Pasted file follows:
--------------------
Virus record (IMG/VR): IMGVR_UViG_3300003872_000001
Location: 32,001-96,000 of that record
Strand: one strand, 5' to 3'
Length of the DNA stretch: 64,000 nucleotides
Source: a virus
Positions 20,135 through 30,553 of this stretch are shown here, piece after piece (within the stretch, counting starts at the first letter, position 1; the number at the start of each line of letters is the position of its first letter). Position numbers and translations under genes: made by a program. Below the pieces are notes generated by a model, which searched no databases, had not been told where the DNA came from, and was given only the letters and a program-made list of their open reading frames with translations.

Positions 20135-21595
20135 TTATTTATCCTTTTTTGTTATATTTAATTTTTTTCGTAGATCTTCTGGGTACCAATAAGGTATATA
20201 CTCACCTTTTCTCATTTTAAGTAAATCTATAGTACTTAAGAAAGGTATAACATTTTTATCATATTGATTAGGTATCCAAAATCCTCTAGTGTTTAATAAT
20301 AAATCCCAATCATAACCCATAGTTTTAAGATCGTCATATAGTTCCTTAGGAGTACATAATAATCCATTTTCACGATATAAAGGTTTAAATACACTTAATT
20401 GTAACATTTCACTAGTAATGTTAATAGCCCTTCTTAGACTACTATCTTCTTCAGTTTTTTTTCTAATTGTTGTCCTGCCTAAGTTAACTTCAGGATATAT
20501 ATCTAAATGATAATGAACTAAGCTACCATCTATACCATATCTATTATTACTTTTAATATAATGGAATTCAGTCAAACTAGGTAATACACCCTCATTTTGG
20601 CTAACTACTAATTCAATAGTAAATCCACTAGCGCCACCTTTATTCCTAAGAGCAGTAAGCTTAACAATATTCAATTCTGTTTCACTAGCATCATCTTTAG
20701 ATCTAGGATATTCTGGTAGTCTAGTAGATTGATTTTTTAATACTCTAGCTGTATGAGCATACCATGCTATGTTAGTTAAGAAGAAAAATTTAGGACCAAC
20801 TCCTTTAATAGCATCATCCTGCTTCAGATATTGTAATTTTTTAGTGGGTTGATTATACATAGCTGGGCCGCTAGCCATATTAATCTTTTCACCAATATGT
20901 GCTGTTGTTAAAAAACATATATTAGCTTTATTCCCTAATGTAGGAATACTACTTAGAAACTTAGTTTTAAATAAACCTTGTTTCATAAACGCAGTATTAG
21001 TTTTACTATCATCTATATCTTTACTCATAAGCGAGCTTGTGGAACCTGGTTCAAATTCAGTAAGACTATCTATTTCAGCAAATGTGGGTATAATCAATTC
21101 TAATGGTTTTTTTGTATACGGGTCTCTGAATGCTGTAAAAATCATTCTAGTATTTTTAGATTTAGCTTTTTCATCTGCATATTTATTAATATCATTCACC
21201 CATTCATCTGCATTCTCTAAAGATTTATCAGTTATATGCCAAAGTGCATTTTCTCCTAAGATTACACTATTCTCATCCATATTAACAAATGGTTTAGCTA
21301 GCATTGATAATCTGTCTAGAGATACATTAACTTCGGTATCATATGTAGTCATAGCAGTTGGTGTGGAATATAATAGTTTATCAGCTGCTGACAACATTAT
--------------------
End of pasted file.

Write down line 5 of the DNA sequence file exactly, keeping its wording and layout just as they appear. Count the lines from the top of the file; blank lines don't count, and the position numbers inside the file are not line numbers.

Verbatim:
Source: a virus